traffic tuesday #10 – passing lane
I’m amazed at how people don’t seem to understand the following paragraph from the Illinois Rules of the Road (scroll down to “Slow-Moving Vehicles: Lane Usage”).
Slower traffic must drive in the right-hand lane. The left lane is for passing and turning.
In other words, get out of the left lane unless you’re passing. There’s nothing more frustrating than getting behind two people who insist on driving just under the speed limit on the highway and they take up both lanes. Or when someone is in the left lane when it’s obvious they’re not trying to pass anyone.
I drive all across the state on trips with our students. Sometimes I’ll have older students near the front of the bus. On several occasions, I’ve passed a semi or other slower-moving vehicle by switching to the left lane. After I pass, I get back into the right lane, even though there’s another slower vehicle up the road from us. These Drivers Ed. students wonder why I don’t just stay in the left lane. That’s when I explain to them about the difference between the passing lane and the non-passing lane. I tell them that after I passed the first semi, I was no longer passing because the next car was half a mile down the road and therefore I moved to the right lane. When I need to pass again, I’ll move over into…wait for it…the passing lane.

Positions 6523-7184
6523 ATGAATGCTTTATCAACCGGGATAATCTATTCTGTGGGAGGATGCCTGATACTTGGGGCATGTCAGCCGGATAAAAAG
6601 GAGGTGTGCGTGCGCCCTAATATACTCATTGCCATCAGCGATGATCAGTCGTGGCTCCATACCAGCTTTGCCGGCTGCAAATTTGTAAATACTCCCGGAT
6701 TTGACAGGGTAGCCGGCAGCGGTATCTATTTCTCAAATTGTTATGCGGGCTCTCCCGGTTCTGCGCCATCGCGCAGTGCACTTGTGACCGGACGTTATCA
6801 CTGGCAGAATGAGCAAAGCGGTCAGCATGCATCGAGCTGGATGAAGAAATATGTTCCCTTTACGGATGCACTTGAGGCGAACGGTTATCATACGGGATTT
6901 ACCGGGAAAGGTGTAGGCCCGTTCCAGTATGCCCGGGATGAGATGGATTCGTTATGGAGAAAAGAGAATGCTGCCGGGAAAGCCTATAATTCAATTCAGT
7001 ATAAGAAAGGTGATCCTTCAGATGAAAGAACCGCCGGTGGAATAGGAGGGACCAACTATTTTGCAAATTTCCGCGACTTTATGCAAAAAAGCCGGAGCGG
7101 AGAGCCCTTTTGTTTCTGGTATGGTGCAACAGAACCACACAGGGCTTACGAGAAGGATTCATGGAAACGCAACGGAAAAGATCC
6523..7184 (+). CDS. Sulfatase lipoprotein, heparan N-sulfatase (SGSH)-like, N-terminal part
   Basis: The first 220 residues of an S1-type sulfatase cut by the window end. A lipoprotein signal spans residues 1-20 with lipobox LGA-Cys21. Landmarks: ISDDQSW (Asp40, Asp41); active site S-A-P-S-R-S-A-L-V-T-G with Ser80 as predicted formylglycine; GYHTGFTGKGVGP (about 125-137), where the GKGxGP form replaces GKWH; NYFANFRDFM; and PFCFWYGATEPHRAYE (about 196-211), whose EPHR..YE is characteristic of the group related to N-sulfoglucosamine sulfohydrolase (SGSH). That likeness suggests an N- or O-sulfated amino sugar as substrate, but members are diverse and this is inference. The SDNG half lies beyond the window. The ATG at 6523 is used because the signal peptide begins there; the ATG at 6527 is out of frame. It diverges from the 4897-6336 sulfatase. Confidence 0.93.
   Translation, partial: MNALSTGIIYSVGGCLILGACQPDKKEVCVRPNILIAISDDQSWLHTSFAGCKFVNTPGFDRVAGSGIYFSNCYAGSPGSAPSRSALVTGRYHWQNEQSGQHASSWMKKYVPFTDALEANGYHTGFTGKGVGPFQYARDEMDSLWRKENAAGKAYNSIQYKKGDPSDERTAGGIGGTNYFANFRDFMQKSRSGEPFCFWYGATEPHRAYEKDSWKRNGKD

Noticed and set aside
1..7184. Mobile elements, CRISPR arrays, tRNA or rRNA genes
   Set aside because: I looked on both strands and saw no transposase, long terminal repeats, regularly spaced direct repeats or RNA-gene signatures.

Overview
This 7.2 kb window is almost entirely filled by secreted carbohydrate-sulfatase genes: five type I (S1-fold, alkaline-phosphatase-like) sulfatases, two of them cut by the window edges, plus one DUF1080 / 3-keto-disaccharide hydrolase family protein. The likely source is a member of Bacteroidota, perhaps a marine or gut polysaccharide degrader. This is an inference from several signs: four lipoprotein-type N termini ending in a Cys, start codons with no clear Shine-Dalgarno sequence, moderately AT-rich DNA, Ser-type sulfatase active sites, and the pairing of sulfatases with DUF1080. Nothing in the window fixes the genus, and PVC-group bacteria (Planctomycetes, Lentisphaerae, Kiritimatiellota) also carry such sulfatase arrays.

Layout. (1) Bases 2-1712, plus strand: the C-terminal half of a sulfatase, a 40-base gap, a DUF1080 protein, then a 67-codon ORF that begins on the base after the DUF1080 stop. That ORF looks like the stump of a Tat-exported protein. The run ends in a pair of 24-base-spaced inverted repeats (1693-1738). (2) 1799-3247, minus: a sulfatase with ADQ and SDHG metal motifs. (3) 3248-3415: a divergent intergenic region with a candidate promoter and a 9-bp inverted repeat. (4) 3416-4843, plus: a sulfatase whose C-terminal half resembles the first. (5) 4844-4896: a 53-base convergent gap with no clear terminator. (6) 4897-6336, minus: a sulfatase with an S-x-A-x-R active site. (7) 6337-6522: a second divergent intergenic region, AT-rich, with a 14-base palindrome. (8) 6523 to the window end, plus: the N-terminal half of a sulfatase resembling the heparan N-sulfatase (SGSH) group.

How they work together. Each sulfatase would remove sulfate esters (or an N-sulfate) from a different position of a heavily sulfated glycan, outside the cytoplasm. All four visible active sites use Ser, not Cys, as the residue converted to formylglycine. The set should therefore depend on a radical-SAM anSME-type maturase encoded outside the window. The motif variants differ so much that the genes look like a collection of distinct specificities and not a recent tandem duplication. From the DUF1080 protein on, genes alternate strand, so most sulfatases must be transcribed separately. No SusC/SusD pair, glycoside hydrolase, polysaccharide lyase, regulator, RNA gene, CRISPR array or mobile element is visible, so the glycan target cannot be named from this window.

In order to simplify this apparently complex rule here’s a guide you can use to figure out what lane you’re supposed to be in.
I should NOT use the Passing Lane (the left lane) because:
- I’m driving fast
- I’m not paying attention
- There’s a left lane?
- I’m carpooling with people
- I have a dog in the car and its head is out the window
- I’m left handed
- I’m racing the car next to me
I should use the Passing Lane (left lane) because:
- I’m passing
- Refer to #1
- No, really, there’s no other reason.